Branching Out

The Youth Speaks Living Word Festival has an unusual theme: Dystopia

At first, "dystopia" -- an imaginary place or state of being that's akin to a living hell -- seems an unlikely theme for the nonprofit literary arts organization Youth Speaks' Living Word Festival. But Youth Speaks, which is mainly reputed for its local and national standing-room-only teen poetry slams, is looking to raise a few brows. Still, the bold thematic content of the yearly festival, which comments on societal woes, is only half the story. Youth Speaks is also branching out into different terrain artistically, by making theater its main dish. While the organization's Living Word Project, which supports the festival, has been the theatrical arm for some time, it may soon be the legs, mouth, and brain of the group, too.

"We're moving way beyond spoken word and poetry," says Paul Flores, program director of Youth Speaks. "We're not just putting kids up at a microphone for three minutes anymore ... theater is our future." Flores says that the nonprofit -- which is currently funded by the Irvine Foundation, the Theatre Communications Group, and the National Performance Network -- is accomplishing its goals with the commission of new work and collaboration with top directors and theater artists. But, he adds, the plays will be far from conventional.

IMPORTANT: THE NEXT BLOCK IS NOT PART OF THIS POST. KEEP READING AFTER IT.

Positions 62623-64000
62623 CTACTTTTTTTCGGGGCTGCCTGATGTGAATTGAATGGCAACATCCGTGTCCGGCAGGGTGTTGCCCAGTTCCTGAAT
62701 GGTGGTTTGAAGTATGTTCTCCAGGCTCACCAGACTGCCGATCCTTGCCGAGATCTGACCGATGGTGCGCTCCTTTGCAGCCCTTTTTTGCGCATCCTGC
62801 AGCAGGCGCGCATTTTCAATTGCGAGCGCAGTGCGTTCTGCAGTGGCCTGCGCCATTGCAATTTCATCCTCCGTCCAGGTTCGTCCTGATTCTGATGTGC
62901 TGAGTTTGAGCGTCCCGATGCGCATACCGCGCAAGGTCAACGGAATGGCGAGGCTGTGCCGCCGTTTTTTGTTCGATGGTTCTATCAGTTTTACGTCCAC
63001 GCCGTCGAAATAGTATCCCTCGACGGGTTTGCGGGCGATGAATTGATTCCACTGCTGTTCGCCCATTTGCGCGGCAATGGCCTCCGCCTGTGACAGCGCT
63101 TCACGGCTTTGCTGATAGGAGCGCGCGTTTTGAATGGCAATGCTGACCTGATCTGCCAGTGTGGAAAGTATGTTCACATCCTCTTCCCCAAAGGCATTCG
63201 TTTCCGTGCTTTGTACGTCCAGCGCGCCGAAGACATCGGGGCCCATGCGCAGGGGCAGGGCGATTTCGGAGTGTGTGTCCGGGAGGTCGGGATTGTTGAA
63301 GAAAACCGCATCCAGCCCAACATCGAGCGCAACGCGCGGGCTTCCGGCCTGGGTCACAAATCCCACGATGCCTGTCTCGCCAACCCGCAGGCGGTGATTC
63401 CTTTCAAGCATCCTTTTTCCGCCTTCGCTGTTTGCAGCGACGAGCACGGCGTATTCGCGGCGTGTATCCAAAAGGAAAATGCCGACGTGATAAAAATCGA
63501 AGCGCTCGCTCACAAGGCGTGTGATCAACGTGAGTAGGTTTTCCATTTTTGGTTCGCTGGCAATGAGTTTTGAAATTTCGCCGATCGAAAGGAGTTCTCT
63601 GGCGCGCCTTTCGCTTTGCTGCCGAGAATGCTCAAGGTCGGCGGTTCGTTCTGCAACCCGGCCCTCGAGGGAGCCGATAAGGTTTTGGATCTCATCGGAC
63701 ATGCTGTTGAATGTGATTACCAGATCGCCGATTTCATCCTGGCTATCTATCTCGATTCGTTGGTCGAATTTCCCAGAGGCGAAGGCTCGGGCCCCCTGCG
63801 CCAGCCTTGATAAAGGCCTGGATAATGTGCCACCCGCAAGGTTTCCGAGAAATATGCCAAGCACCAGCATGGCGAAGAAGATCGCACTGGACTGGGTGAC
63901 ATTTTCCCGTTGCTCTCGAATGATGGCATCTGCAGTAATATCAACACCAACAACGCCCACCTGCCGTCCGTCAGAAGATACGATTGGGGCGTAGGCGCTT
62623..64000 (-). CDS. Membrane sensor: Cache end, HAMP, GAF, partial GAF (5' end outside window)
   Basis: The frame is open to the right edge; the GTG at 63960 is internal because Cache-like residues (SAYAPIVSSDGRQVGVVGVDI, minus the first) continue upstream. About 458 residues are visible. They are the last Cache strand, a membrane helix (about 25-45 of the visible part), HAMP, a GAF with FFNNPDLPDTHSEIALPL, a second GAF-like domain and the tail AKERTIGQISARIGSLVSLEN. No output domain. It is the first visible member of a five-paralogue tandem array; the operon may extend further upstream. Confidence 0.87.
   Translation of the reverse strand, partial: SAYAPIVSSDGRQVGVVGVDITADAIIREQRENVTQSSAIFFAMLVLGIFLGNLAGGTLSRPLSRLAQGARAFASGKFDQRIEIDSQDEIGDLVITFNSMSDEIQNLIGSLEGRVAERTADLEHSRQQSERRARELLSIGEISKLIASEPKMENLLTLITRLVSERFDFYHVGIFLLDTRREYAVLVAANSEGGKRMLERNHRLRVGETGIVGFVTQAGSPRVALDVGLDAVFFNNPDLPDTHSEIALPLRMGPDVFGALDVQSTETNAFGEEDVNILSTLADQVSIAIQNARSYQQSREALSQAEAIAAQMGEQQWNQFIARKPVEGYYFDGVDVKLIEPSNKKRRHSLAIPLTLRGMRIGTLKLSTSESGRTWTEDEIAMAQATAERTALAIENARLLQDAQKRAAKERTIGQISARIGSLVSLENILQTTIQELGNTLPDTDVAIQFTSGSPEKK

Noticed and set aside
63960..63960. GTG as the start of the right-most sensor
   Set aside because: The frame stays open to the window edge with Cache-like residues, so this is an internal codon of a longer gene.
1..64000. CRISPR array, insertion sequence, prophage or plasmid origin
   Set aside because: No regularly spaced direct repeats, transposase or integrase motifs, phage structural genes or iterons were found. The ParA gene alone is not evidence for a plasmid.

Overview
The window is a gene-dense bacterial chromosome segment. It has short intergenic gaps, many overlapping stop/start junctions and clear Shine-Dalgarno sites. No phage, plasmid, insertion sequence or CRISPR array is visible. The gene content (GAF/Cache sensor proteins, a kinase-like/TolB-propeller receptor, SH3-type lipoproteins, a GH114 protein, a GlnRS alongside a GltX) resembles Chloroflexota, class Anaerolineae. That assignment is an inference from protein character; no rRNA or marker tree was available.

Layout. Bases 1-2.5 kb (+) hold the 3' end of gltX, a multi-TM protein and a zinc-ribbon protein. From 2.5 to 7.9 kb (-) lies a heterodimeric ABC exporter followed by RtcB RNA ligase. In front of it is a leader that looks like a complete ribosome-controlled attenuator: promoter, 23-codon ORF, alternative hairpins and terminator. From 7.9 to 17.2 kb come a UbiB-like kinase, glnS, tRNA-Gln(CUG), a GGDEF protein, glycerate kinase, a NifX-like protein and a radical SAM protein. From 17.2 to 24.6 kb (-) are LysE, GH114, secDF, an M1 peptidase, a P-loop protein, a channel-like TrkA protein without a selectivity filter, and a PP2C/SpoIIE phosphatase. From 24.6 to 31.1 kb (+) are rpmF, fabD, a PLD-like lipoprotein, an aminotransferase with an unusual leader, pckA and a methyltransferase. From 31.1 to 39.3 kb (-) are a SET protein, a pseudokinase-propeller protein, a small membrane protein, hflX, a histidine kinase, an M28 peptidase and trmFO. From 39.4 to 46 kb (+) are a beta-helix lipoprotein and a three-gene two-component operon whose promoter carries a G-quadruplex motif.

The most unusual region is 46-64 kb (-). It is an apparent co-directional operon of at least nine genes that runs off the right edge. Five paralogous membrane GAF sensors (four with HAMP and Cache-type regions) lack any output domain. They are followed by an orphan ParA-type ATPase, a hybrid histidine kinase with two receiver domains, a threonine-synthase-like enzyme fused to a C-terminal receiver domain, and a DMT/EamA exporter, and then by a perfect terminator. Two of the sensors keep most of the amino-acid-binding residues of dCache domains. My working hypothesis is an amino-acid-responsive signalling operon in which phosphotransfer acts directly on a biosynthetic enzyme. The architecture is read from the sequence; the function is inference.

"It's about aesthetics, hip hop, and spoken word ... and really updating historical and classic texts and making them more relevant to future generations," he says. "We are breaking open the assumption that theater is made for old white people."

Rennie Harris,  part of Youth Speaks' Living  
Word Festival: Dystopia.
Rennie Harris, part of Youth Speaks' Living Word Festival: Dystopia.


Opens at 11 a.m. Saturday, Oct. 1

The fest continues through Oct. 9 at various venues around town

Admission is free-$15



Project Artaud Theater, 450 Florida (at 17th Street), S.F.

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To that end, the Living Word Festival: Dystopia is a weeklong theater fest that includes two commissioned world premieres on its hot-ticket bill. The first, Dante's Divine Comedy, is written, in part, by teen poets and directed by Ellen Sebastian Chang and Eden Jequinto; it riffs on Dante's work, but also aims to expose the injustices toward minorities in today's societies. The other debut is Fear of a Brown Planet, concerning three Chicanos in an internment camp. The show, performed by the group Chicano Messengers of Spoken Word, is an allegorical piece, says Flores (who is one of the performers), that can best be explained as a Chicano version of Sartre's No Exit. It comments on the societal prisons, like barrios and the lower tier of academic establishments, in which Latinos too often find themselves.

Other highlights of the festival include a new solo show by Rennie Harris, which tells the tale of his unlikely career path from Philly street dancer to rap-video choreographer to renowned modern-dance artist, and Generations, an intergenerational literary performance piece featuring, among others, Carl Hancock Rux and Beth Lisick.

"I'm excited about the festival," says Flores. "This year is our biggest year yet, because this is the year we put our theater up in front of everyone."

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